Faith of a mustard seed

Last updated on January 5th, 2017 at 05:00 pm

Barbara A. Woods Washington, M. Div.

Barbara A. Woods Washington, M. Div.

In his work “Deep Is The Hunger”, Dr. Howard Thurman writes this: “There is a strange irony in the usual salutation, “Merry Christmas, when most of the people on this planet are thrown back upon themselves for food which they do not possess, for resources that have long since been exhausted, and for vitality which has already run it’s course. Nevertheless, the inescapable fact remains that Christmas symbolizes hope even at a moment when hope seems utterly fantastic.

The raw materials of the Christmas mood are newborn baby, a family, friendly animals, and labor. An endless process of births is the perpetual answer of life to the fact of death. It says that life keeps coming on, keeps seeking to fulfill itself, keeps affirming the margin of hope in the presence of desolation, pestilence and despair. It is not an accident that the birth rate seems always to increase during times of war, when the formal processes of man are engaged in the destruction of others.

Welling up out of the depths of vast vitality, there is something at work that is more authentic than the formal discursive design of the human mind. As long as this is true ultimately, despair for the human race is groundless.”

The ‘Mood of Christmas’ seems to be more and more difficult to catch as the years go by. What with ‘death going down’ and walking to and fro this year knocking on so many doors. Family and Friend losses; favorite voices silenced— Muhammad Ali and Prince. Gene Wilder, Patty Duke, Billy Paul, Garry Shandling and Merle Haggard in Nashville; and Pat Summitt from up on Rocky Top; you continue this list.

I have always collected Christmas Music adding at least two new releases each year. This year, ‘in the presence of desolation, pestilence and despair’, Roberta Flack has ‘the margin of hope’ in her pen— ‘There’s Still My Joy’ which simply says: “I brought my tree, down to the shore; The garland and the silver star; To find my peace, grieve no more; To heal this place inside my heart. On every branch I laid some bread; And hungry birds filled up the sky; They rang like bells around my head; They sang my spirit back to life. One tiny child can change the world; One shining light can show the way; Through all my tears for what I’ve lost; There’s still my joy, There’s still my joy; For Christmas Day. The snow comes down, on empty sand; There’s tinsel moonlight on the wave; My soul was lost but here I am; So this must be amazing grace. One tiny child can change the world; One shining light can show the way; Through all my tears for what I’ve lost; There’s still my joy, There’s still my joy; For Christmas Day. There’s still my joy; For Christmas Day.”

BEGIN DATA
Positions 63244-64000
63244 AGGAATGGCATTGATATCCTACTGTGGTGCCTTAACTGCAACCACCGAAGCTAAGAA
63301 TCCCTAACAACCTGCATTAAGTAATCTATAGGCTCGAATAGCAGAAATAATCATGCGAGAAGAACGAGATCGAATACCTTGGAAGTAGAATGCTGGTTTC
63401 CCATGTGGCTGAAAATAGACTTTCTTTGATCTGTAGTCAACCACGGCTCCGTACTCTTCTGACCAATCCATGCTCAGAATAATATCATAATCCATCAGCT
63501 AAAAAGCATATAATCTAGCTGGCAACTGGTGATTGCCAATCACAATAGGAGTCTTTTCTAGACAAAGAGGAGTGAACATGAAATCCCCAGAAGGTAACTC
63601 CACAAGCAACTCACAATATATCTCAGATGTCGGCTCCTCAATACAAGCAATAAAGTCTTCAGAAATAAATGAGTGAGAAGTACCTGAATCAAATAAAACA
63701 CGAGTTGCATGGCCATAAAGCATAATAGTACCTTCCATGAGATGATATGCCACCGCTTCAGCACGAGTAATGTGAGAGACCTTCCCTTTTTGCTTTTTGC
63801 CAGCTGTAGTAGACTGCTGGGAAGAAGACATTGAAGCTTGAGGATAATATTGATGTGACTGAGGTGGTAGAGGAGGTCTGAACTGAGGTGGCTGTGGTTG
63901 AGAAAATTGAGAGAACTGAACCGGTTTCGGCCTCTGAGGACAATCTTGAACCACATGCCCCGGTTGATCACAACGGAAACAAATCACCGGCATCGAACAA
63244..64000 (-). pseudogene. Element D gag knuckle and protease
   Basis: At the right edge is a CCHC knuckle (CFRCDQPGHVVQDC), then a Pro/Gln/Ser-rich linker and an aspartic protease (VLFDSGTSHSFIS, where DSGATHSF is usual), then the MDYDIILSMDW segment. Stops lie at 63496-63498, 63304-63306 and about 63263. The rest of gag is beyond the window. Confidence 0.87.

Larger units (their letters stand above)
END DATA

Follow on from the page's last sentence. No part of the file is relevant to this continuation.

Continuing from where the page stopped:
I am mindful of a recent Christmas season past in attended an Art Exhibit of five of Nashville’s foremost African American Artists. What began as a wonderful Christmas season event soon turned when three young males entered with kerchiefs on their faces. With guns in their hands they ordered everyone down on the floor.

They took jewelry, wallets, purses, cell phones all while ranting threats of death. In the aftermath I heard one say that they had stolen her grandchildren’s Christmas money. But, I am most concerned for the ‘sense of security’ that was stolen.

“There is something at work that is more authentic than the formal discursive design of the human mind.” One tiny child can change the world; One shining light can show the way; Through all my tears for what I’ve lost; There’s still my joy, There’s still my joy; For Christmas Day. There’s still my joy; For Christmas Day.

by email: mustardseedfaith@outlook.com